There are two adjustments to clear the market when the rate of household formation falls. The first is the standard adjustment that house prices fall. The second adjustment relates to the vacancy rate. When the cost to produce a home is low, a builder may want to produce more homes, potentially adding variety. This lowers the probability of an individual house selling, but it raises the probability that an individual builder may sell one house. In essence, builders respond to the lower costs by raising supply. The higher supply shows up in a higher vacancy rate. At some point in time the vacancy rate rises enough to stem more production and the market returns to equilibrium. Therefore, we get the following result: A lower growth rate of households lowers the costs of production to meet demand, leading to lower prices and higher vacancy rates. Thus, the Beveridge Curve.

Figure 2, illustrates how we should think of the long-run relationship in the Beveridge Curve. When the current market condition is to the northeast, there is an over-supply of homes—the vacancy rate is too high relative to the rate of household formation. High prices could drive the market into this area. When the current market condition is to the southwest there is an undersupply of housing units—the vacancy rate is too low relative to the rate of household formation.

The estimated long-run Beveridge Curve, rendered by the solid lines in figure 1, gives us a value for the current over/under supply of housing units. The best way to measure the amount of over/under supply is to find the current deviation of the vacancy rate from its long run value implied by the current growth rate of households. The deviation provides a measure of over-supply in terms of a percentage of the total housing stock. For the total market, the current over-supply is 1.04% of the total housing stock, or 1.22 million units.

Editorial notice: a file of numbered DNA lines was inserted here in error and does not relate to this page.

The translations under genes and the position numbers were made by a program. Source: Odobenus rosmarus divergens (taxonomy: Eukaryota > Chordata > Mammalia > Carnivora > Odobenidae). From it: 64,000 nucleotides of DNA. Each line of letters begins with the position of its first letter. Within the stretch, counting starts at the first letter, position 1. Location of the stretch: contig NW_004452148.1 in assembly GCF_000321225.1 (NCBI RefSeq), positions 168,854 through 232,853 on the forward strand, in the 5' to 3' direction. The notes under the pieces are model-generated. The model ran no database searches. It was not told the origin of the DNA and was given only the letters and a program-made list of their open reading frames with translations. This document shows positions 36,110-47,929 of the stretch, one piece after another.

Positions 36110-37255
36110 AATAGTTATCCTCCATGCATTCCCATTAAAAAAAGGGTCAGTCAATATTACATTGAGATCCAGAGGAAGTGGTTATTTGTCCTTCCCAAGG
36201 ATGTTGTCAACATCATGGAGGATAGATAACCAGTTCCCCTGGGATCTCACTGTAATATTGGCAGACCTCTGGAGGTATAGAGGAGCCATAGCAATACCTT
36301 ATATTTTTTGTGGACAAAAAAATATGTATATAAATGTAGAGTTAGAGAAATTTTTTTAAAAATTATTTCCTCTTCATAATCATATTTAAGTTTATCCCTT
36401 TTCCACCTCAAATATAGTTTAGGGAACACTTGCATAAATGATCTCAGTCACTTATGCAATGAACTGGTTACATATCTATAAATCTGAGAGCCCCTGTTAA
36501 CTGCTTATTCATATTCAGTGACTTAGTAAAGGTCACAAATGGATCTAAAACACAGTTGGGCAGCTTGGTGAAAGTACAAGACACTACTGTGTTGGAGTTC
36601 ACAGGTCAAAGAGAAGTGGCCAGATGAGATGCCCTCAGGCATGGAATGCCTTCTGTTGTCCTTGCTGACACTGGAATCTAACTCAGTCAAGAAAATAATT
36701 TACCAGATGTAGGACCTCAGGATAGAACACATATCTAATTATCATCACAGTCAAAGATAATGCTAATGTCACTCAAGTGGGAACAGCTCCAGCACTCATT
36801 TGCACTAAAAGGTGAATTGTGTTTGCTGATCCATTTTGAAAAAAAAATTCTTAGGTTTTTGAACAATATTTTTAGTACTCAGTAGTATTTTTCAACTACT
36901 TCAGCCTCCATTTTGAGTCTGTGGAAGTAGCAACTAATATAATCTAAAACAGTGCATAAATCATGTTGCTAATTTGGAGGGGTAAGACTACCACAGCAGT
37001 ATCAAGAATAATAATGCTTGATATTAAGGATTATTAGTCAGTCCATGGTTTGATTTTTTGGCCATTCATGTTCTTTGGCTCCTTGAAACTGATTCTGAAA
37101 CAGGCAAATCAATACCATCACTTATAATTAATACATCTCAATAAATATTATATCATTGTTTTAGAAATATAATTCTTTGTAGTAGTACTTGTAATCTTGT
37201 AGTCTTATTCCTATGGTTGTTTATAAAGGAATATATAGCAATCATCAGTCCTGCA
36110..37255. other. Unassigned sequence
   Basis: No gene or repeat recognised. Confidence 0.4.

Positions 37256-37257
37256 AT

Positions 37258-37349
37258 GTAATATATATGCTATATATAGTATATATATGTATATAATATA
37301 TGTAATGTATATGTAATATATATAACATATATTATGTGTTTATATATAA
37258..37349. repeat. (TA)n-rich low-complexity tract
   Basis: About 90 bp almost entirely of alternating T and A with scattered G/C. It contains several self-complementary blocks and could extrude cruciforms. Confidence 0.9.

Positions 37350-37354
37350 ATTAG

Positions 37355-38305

A better way to measure the over-supply is to normalize it by the long-run growth rate of households. We then get a measure of over-supply in terms of years of household formation. That is, the measure is the numbers of years to erase the over-supply if household formation remains at its same rate and no more houses are constructed. This is a ‘years of supply’ measure equivalent to the ‘months of supply’ concept used in New and Existing home sales.

Figure 3 graphs the oversupply for all three markets. We clearly see a large increase in over-supply starting in 2003. Almost all of the over-supply originates from the rental market. Only recently has there been an over-supply in the owner-occupied market. Currently the total over-supply is at 1.03 years of household growth; by far the largest over-supply ever. Note that for this metric, the high rates of household formation in the 1970s kept the over-supply around 1974 low, at 0.29 years. Also, for the entire sample, the rental market is where most of the adjustment takes place—most of the over/under supply is there.